Smartphone 3D – a game changer, or just a passing fad? Guest writer Simon Drew takes a look.
With the resurrection in 3D cinema in recent years with Hollywood hits like Avatar, there has been a big drive by electronics companies to extend the craze to other devices. 3D televisions are now becoming more commonplace and even 3D games consoles are available with the introduction of the Nintendo 3DS.
It is no surprise then that this ‘new’ technology should make its way into the world of mobile phones, and even less of a surprise that HTC would be one of the companies at the helm of this latest development.
Although 3D cinema has been around for several decades, the technology has not really existed until now to take it to a wider arena. The electronics industry is currently undergoing rapid development however, thanks to the ever increasing demand for the latest smartphone gadgetry, and now it is more than feasible to introduce this feature to the world of mobile telephony.
It should be noted that the 3D technology found on the HTC EVO 3D, as with its only current rival the LG Optimus 3D, does not work in the same way as 3D cinema. While the latter requires 3D glasses to be worn for the 3D effect to be achieved, this is no longer a requirement with the relatively recent development of parallax barrier displays.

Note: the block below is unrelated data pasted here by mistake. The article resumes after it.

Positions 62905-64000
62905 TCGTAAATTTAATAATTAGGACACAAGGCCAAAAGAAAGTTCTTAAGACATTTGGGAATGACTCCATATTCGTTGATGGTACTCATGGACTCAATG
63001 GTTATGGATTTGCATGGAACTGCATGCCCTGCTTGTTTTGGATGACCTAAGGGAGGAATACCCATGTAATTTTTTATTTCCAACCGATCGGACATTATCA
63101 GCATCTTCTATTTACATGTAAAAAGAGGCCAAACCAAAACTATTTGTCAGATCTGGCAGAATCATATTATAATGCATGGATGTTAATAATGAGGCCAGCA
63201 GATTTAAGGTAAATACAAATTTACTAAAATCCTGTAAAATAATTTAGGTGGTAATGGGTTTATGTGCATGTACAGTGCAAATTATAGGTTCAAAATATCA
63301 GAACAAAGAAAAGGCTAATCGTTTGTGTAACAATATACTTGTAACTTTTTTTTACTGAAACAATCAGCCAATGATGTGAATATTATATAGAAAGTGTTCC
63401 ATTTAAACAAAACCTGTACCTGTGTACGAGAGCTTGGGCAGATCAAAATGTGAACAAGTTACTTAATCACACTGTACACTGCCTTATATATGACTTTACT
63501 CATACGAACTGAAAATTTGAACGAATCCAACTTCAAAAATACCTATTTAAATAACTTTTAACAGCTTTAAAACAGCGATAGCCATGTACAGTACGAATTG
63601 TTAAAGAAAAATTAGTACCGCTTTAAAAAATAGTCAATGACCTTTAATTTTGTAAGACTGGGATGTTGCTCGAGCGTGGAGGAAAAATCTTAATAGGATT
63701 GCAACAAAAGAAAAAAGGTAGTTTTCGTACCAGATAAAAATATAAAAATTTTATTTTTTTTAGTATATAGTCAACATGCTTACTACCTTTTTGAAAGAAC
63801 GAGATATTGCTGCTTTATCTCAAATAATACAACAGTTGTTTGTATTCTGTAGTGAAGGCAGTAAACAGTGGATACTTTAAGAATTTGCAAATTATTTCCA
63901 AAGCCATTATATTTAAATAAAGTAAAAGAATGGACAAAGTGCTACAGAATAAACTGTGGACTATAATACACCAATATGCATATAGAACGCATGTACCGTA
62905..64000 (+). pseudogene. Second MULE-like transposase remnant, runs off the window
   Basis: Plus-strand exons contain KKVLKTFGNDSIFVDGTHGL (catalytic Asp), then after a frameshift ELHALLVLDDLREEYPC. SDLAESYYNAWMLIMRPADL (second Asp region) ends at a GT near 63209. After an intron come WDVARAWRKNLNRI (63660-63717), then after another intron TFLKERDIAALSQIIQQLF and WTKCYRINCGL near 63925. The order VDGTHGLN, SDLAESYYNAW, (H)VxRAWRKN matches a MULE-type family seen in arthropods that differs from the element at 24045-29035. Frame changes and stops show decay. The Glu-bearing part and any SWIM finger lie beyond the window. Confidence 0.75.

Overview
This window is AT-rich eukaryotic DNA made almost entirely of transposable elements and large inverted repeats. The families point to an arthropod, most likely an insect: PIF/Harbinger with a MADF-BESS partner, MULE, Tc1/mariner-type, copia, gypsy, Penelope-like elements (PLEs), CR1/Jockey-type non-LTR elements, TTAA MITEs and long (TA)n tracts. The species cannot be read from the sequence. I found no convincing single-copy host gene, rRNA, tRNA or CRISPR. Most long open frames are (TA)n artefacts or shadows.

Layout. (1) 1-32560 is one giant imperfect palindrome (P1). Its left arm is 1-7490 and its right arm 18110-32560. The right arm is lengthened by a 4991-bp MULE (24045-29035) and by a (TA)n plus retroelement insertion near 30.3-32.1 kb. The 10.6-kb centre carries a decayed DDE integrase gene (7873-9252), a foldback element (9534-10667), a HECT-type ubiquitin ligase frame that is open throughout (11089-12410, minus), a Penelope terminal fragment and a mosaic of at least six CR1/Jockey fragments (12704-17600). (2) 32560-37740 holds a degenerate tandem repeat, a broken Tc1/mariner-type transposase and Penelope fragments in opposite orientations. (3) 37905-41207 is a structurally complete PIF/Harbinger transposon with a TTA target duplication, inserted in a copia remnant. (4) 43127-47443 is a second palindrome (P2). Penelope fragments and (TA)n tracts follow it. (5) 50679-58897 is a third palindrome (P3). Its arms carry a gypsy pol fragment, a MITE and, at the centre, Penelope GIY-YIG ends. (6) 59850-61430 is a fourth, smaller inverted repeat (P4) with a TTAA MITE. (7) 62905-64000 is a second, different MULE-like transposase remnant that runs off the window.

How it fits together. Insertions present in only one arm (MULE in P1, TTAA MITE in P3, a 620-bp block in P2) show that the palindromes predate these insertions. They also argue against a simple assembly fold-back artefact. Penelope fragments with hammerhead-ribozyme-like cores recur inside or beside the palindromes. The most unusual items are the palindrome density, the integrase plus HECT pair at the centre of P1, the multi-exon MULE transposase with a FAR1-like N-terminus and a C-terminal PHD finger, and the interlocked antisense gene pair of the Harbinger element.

This system works by placing an undetectable barrier between the user and the screen so that the screen image is only partially displayed. This results in each eye seeing a slightly different image and the resulting disparity being the cause of an apparent third dimension that does not truly exist. While this system means that 3D glasses are no longer required it does have one obvious drawback.
This drawback is that the 3D effect is only achieved when the screen is held at a certain viewing angle. For short term use this is fine, but unless you are able to maintain perfect positioning of your head and the phone screen for extended periods, this will only lead to frustration when trying to engage in longer activities like watching 3D movies.
This is a similar setback to the one found on early handheld colour devices such as the Sega Gamegear. While the Sega handheld console looked more spectacular on paper, it lost out to its monochromatic Nintendo Gameboy rival for this very same reason – the screen was only viewable if you held it in the correct position.
Perhaps this was part of Sega’s downfall as they certainly don’t enjoy the position that they once did in the gaming industry. Should HTC and LG be worried? Maybe, but probably not. Most owners of their smartphones are not impatient school children and both companies have more up their sleeves than just 3D smartphones.
However, it could be a deciding factor in whether or not 3D really takes off in the smartphone industry and becomes a well established niche like music phones or camera phones. There are, no doubt, a great many people who will be keen to get their hands on this latest technological development but, perhaps even more who will not be fully convinced until this drawback is ironed out.
Simon Drew is a Marketing Executive with MD Operations Ltd, an online marketing company based in the UK.
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